State-run Japan Oil, Gas and Metals National Corp (JOGMEC) will boost investment in overseas oil and gas projects this year, disbursing an amount almost equal to the upstream investments made since it was established as it races to secure supplies.
Spending on investment in oil and gas projects is expected to surge to more than 90 billion yen ($1.12 billion) in the year through March 2013, Hirobumi Kawano, president of the energy explorer JOGMEC said in an interview.
That compares with investments of 106 billion yen in energy projects since JOGMEC was formed in 2004 from the combination of two agencies. The world's third-biggest economy is on a global quest to secure oil and gas supplies after last year's Fukushima crisis knocked out the country's nuclear capacity that accounted for a third of total power supplies.
"From the long-term point of view, investments in upstream assets will help reduce energy costs and allow Japanese customers to acquire energy at a discount," Kawano told the Reuters Global Energy & Environment Summit.
"There will be a spike in spending this year as several large investment projects are in the pipeline," he said.
That is in line with the government's plan to boost JOGMEC's budget for investment in overseas oil and gas projects by 60 billion yen this financial year.
The government-backed agency was assessing more than 20 oil and gas projects, including shale-gas in areas such as Canada, U.S. and Vietnam, Kawano said. He declined to specify individual investment plans.
The rush for energy assets is taking companies like Tokyo Electric Power (9501.T), the operator of the wrecked Fukushima nuclear plant, and trading house Mitsubishi Corp anywhere from North America's shale formations to Australia's gas fields.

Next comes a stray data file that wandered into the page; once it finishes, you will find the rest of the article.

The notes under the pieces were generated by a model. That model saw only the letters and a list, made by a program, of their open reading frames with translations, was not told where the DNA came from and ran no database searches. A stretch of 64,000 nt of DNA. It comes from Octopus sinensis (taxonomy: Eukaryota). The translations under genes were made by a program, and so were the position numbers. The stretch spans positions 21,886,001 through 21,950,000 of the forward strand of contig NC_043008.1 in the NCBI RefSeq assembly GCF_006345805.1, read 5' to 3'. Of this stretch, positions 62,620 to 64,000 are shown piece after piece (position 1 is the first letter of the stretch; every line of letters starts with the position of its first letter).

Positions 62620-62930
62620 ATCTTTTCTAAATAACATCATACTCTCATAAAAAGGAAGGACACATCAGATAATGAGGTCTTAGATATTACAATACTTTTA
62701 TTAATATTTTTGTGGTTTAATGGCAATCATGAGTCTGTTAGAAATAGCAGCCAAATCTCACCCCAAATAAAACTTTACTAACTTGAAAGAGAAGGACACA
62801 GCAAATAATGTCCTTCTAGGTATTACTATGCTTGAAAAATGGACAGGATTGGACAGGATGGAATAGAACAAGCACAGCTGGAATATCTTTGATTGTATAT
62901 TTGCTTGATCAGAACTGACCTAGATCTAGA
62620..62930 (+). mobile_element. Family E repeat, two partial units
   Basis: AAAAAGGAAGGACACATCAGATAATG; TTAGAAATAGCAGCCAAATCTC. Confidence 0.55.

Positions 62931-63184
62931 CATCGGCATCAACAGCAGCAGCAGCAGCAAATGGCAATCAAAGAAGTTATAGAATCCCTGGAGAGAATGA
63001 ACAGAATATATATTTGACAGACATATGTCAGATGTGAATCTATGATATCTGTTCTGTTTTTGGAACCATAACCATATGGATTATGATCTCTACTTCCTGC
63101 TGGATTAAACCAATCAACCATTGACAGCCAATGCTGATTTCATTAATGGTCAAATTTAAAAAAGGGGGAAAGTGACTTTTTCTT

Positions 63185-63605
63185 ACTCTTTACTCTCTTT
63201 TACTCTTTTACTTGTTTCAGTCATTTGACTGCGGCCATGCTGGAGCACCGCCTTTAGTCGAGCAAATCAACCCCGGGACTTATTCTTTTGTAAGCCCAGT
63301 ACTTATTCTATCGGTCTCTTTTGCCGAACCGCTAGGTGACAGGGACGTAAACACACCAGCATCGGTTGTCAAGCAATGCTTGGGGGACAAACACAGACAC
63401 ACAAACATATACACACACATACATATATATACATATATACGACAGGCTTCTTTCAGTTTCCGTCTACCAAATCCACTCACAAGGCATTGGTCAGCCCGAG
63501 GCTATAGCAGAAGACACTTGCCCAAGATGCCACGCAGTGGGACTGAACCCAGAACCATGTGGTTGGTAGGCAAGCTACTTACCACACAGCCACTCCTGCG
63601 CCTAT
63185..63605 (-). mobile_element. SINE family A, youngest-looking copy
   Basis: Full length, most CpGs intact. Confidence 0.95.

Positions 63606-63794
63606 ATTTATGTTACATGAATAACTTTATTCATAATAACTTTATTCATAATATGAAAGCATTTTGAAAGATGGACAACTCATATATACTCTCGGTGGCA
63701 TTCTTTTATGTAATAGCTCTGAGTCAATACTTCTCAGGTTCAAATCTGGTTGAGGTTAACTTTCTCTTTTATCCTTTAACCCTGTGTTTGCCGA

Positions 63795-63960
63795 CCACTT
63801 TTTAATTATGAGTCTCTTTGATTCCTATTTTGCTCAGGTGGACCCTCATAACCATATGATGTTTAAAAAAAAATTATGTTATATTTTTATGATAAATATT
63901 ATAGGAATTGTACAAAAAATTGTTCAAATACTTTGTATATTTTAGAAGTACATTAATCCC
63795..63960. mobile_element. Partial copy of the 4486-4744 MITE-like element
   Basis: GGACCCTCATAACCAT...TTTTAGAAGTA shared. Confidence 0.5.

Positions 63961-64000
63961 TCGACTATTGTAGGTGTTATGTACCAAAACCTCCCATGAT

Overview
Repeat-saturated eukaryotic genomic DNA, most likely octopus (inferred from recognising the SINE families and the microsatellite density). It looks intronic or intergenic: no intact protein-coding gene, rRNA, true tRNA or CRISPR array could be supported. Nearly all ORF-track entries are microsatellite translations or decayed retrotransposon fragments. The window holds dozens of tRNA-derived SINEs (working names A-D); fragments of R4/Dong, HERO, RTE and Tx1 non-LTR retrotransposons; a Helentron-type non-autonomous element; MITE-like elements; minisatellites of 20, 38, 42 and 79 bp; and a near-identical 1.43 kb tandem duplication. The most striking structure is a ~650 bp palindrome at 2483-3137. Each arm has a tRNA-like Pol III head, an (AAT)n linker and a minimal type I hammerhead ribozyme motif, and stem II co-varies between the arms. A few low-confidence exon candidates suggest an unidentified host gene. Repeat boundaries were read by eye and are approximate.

Tokyo Electric said it was in talks with JOGMEC, Nippon Yusen KK (9101.T) and Mitsubishi to help it invest in Australia's Wheatstone gas field, which is being developed by Chevron Corp (CVX.N), and secure gas supplies for power plants.
The companies are looking at paying $4.4 billion for a stake. Kawano, however, declined to comment on the investment.
JOGMEC signed an agreement last week to search for oil in Kenya and is on a final list of 47 pre-qualified bidders for oil exploration rights in Iraq in an auction due later this month.
"Participation in upstream development allows stable supply and help cut asset acquisition costs as they generate returns in the form of dividend payments to investors," Kawano said.
LONG HOT SUMMER
Japan faces the possibility of power shortages during the upcoming summer months and a threat of mandatory cuts for only the second time since the oil shock of the 1970s, when compulsory savings were introduced after oil prices surged following an Arab oil embargo.
The government will announce energy savings measures as early as this week that may include mandatory cuts as public opposition to nuclear power has meant the shutdown of all 50 plants for maintenance with no timetable for restarts.
The last plant closed on May 5.
Japan spent 12 trillion yen on crude imports and 5.4 trillion yen on overseas LNG purchases in the year ended March.
Imports of gas and oil will rise further this year because of the idling of the nuclear units, Kawano said.
JOGMEC, which was formed when Japan's separate energy and mineral explorers merged, assists in acquisitions by Japanese companies through direct investments and loan guarantees.
The agency spent 40 billion yen in the year ended March on the acquisition of gas and oil assets. One of the investments last year was a roughly 10 billion yen equity financing by JOGMEC of exploration for oil in Malaysia by a unit of JX Holdings (5020.T) in October.
The same month, it agreed to invest about 16 billion yen and take about 49 percent of a venture with energy explorer Inpex Corp (1605.T) looking for oil and gas under the Banda Sea in Indonesia.
The government will unveil a new energy policy in the summer after scrapping plans last year to increase the reliance on nuclear energy to more than 50 percent. The new policy is expected to boost investment in upstream projects further.
"It's likely that our budget on gas and oil exploration will rise further next year depending on the new policy," Kawano said.